Over Land Over Sea at the Poetry Cafe with Exiled Writers Ink

At the invitation of Exiled Writers Ink, “Over Land Over Sea: poems for those seeking refuge” was featured at the Poetry Cafe at The Poetry Place on Monday 1 August. There were readings from ten contributors scheduled with a possibility of an open mic, time permitting, afterwards. Jennifer Langer of Exiled Writers Ink introduced the evening by mentioning forthcoming Exiled Writers Ink events.

It was great to see a large audience: the venue was filled. Rather than have a lengthy introduction about “Over Land Over Sea: poems for those seeking refuge,” I introduced the first reading contributor, Jasmine Heydari. Jasmine was bought up in Sweden and we were fortunate she happened to be in London. She is Iranian and her poems are inspired by her experiences of the Iran-Iraq war and she often writes from a child’s perspective, as her poem “The First Time” which is narrated by a child who has just learnt the letter “w” at school and ends, “and as the windows performed their dance and walls crumbled, I dreamt of a world where war was just a word scribbled underneath wooden desks and wished for another first time.”

Trevor Wright was next to read, starting with his “Over Land Over Sea” contribution, “Yalla,” which starts,

“Shadowed by fissured rock,
fingers funnelling cooling sand,
the pull of the moon carving
the rhythm I need to pierce
the gloom, smell the horizon,
taste futures.”

Trevor had travelled down from Nottingham. Our next poet had travelled across from the West Country. Tania Hershman who has two short story collections from Tangent Press and her poetry pamphlet, “Nothing Here is Wild, Everything is Open.” She started with Joanne Limburg’s poem “So Many Set Out” and read a poem from her new pamphlet as well as both her poems from “Over Land Over Sea,” “Relativity” and “The Observer Paradox” where a man with a box of knives has been trying to bargain with restaurant staff while diners may or may not have seen him, it ends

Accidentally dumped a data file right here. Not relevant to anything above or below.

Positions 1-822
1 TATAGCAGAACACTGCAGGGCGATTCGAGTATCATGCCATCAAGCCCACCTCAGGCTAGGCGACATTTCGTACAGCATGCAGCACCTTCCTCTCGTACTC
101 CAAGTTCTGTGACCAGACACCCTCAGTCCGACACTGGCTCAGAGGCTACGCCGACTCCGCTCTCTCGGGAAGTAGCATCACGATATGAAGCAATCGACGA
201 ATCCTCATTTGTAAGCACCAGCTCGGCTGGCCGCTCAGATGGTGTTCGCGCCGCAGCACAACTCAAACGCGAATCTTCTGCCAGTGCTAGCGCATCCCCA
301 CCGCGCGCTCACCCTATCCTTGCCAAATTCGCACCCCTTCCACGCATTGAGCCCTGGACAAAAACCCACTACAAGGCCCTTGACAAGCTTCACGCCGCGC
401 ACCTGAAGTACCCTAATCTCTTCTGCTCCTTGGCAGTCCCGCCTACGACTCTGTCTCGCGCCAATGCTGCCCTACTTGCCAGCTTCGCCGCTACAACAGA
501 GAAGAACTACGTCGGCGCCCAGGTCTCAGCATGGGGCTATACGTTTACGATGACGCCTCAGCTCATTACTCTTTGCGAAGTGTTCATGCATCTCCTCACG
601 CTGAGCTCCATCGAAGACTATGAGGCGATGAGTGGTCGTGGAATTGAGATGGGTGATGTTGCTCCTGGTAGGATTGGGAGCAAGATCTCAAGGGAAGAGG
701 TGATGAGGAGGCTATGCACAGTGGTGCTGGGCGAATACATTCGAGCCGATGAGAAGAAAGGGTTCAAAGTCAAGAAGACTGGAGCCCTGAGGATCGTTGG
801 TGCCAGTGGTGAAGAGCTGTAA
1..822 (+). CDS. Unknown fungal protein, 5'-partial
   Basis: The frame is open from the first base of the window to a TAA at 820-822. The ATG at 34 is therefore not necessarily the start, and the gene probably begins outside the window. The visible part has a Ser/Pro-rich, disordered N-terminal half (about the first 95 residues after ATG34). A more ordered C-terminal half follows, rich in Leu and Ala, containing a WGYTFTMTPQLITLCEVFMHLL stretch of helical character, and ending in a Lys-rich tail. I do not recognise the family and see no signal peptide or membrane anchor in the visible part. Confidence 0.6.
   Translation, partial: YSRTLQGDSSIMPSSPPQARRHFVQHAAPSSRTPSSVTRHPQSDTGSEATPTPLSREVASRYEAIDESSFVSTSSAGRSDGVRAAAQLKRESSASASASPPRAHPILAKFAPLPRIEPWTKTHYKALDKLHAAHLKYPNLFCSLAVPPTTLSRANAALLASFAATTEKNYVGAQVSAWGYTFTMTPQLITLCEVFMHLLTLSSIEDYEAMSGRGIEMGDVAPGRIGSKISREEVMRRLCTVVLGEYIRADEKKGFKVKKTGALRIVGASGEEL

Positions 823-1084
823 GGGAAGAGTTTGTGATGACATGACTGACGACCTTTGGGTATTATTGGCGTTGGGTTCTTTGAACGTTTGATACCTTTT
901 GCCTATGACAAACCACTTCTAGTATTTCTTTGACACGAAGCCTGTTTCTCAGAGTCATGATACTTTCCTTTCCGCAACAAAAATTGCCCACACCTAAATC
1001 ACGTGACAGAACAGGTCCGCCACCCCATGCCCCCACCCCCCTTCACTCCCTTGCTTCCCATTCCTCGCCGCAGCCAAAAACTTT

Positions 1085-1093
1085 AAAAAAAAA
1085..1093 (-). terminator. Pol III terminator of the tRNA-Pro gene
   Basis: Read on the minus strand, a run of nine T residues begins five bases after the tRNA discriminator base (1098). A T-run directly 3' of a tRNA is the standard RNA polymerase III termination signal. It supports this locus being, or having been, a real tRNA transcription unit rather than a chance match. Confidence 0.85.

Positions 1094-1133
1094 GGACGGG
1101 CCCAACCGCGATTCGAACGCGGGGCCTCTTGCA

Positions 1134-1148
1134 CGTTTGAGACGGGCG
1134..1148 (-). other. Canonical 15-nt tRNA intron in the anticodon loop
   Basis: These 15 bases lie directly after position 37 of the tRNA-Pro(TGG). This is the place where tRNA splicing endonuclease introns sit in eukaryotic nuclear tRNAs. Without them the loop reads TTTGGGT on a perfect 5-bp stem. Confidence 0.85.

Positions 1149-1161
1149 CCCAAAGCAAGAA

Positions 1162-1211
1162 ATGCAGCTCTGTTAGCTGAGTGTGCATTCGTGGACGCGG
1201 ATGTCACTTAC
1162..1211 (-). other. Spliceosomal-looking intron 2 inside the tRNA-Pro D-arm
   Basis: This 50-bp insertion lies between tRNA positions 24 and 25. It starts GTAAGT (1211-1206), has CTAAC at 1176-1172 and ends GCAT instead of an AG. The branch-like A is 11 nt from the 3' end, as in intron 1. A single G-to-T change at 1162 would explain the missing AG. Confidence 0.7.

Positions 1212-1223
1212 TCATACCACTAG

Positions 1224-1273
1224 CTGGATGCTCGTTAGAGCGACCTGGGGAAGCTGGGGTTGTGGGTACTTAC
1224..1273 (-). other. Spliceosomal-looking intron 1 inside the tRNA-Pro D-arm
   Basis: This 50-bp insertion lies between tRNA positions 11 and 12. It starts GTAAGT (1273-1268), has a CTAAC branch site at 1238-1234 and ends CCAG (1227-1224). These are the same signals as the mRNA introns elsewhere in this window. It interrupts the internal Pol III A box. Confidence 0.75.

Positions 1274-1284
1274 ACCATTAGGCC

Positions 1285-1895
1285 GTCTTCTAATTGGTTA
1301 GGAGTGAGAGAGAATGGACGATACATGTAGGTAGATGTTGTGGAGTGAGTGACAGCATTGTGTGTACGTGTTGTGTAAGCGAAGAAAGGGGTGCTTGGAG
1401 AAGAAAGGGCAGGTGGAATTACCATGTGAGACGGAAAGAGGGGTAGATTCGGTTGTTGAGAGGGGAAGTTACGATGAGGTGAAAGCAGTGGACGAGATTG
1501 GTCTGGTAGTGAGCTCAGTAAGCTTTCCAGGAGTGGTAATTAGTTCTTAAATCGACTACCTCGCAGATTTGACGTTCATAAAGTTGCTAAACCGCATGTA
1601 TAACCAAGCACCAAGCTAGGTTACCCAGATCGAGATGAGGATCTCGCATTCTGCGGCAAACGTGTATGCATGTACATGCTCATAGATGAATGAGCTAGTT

.                         When he gets home,
boxes intact, will the fact that you
saw him make any difference
at all? What’s a poem to a person

with a room full of boxes
and boxes of unsold
and unwanted knives?”

Martin Johns had travelled to the Poetry Cafe from Northampton. He read three poems plus his contribution to “Over Land Over Sea,” “Consignment,”

“He’s cold, cold as the desert night, but met
by the warmth of a soft voice.

He hears only softness,
tastes sandwiches that respect his faith.
As his erstwhile liberator recognises

himself, all men and women
in the black mirror of those wide eyes
before they arrive to take him away.”

Caroline Rooney, Professor of African and Middle Eastern Studies at the University of Kent, gave the last reading before the interval. Her poems often explore the way refugees can lose their voices by, e.g. documentary makers, who try to frame another’s story through their own prejudices rather than letting their subject speak with their own words. “People like to make films about me” ends

“Or why not ask me about the sweetened black tea and goat’s cheese?
Or ask me about the moped I left behind.
I thank you for your offer to write a poem about me.